Incidental personal use of electronic resources must not adversely affect the performance of employee's official duties or the organization's work performance, must not be disruptive of co-workers, must be of limited duration and frequency and should be restricted to matters that cannot be addressed during non-duty hours.

To the extent an employee is forced by business circumstances to make personal use of University owned devices, such use should be incidental and immaterial. Appropriate reimbursement for any additional costs incurred by the University because of incidental use should be paid on a pro rata basis.

Examples of inappropriate uses of University electronic resources may include but are not limited to:

  • Any personal use that could cause congestion, delay, or disruption of service to any University unit. For example, electronic greeting cards, video, sound or other large file attachments to electronic communications can degrade the performance of the entire computer network, as can some uses of "push" technology, such as audio and video streaming from the Internet.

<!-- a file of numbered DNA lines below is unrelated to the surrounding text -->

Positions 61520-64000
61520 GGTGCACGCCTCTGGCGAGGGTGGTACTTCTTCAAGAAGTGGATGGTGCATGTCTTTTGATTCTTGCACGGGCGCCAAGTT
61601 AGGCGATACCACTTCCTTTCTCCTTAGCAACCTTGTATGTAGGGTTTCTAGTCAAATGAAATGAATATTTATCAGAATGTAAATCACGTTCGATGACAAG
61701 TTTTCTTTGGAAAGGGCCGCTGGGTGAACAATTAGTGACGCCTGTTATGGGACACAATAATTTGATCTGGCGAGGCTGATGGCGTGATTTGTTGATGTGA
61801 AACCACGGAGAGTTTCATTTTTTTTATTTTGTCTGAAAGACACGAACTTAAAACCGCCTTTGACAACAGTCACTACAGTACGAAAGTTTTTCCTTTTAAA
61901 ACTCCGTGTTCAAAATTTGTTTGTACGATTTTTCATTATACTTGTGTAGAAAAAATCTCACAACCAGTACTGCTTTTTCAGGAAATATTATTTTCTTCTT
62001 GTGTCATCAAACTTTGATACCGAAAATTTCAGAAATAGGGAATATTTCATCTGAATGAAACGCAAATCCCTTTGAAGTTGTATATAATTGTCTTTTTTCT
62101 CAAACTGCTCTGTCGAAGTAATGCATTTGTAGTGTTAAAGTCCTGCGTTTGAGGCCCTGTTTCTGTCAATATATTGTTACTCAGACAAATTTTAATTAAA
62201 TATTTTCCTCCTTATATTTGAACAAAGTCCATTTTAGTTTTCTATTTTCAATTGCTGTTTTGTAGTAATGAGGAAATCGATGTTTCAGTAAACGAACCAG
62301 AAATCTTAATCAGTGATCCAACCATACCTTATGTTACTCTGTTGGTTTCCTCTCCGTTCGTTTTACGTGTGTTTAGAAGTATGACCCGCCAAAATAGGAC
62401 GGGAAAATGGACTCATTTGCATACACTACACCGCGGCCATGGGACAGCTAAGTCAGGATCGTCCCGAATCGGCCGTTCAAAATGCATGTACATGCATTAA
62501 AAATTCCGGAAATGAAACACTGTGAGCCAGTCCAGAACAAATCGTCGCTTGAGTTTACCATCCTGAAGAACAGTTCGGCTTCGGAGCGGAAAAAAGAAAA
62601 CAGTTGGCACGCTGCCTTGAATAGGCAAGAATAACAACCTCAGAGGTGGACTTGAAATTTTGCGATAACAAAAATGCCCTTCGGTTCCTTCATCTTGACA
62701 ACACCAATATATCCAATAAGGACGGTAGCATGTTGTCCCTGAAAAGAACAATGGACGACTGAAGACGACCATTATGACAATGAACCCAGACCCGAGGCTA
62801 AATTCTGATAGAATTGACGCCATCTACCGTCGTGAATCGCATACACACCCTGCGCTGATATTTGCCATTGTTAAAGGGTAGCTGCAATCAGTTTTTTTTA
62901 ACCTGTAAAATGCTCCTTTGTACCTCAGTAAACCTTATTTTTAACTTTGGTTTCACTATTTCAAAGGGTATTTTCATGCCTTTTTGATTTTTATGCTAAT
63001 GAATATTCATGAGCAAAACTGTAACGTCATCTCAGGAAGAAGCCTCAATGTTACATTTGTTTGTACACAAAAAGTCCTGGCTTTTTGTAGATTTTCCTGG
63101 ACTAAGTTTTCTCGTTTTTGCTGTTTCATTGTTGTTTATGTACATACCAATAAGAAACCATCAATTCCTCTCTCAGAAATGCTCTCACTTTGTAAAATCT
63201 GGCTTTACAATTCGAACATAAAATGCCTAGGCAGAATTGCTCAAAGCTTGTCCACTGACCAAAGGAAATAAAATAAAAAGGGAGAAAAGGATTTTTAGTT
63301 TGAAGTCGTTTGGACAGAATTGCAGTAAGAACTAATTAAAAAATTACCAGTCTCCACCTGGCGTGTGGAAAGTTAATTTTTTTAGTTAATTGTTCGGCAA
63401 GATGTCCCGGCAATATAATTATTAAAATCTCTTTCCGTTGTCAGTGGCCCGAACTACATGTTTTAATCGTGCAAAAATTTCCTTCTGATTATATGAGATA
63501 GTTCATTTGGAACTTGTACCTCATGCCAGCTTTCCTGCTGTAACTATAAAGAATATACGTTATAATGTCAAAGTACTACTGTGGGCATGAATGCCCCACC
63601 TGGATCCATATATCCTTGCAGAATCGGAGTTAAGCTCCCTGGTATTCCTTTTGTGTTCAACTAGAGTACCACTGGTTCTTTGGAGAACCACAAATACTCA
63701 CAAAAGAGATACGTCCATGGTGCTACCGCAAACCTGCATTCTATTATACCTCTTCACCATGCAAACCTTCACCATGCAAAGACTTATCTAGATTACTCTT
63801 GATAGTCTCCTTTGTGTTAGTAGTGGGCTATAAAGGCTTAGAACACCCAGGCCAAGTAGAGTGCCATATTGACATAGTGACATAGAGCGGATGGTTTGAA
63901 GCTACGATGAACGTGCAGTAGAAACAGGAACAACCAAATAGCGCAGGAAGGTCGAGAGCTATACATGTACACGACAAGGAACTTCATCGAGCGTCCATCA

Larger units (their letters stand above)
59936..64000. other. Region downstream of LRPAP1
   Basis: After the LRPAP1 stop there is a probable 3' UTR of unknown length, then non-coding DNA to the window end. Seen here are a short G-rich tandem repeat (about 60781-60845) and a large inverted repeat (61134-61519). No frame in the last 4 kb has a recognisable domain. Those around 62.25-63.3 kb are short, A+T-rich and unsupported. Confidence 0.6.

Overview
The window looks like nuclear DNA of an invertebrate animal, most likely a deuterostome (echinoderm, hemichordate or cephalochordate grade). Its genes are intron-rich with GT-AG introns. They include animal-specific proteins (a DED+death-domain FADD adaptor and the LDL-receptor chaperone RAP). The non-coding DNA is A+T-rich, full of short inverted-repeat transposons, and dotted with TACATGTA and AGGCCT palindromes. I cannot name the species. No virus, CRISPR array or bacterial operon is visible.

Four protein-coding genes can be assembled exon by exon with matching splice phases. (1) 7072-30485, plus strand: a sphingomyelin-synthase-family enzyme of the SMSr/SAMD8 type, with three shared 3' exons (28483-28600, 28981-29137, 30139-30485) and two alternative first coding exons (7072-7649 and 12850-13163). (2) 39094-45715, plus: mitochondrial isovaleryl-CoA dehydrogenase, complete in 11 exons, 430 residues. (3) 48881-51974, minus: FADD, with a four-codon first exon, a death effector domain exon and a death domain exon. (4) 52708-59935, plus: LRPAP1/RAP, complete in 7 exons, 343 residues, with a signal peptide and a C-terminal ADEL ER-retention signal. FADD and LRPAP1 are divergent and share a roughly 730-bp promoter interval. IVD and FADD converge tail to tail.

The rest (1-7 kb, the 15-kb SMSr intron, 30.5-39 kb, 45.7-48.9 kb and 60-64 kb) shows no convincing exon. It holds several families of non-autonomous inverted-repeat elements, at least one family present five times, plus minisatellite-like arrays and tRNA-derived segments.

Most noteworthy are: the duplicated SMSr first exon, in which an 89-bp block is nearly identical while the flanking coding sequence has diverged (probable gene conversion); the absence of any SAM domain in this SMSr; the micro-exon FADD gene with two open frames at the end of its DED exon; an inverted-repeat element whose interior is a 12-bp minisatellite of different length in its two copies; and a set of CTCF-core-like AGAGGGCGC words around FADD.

• Use for commercial purposes, in support of "for-profit" activities or in support of other outside employment or business activity (e.g., commercial consulting for pay, sales or administration of business transactions, sale of goods or services). The definition of "commercial purposes" in this example is consistent with the Faculty Handbook and the Code of Conduct for Officers and Senior Administrators (#1007).
  • Political use that is inconsistent with current Internal Revenue Service (IRS) rulings.
  • The creation, copying, transmission, or retransmission of chain letters or other unauthorized mass mailings, regardless of the subject matter, noting that the Computer Systems Acceptable Use Policy and the Solicitation and Distribution Policy take precedence over these Guidelines.
  • Any excessive use for personal or other non-official purposes.

It is a joint responsibility of supervisors and staff to ensure that the incidental personal use of electronic resources is kept to a minimum. Supervisors are expected to monitor periodically for abuses.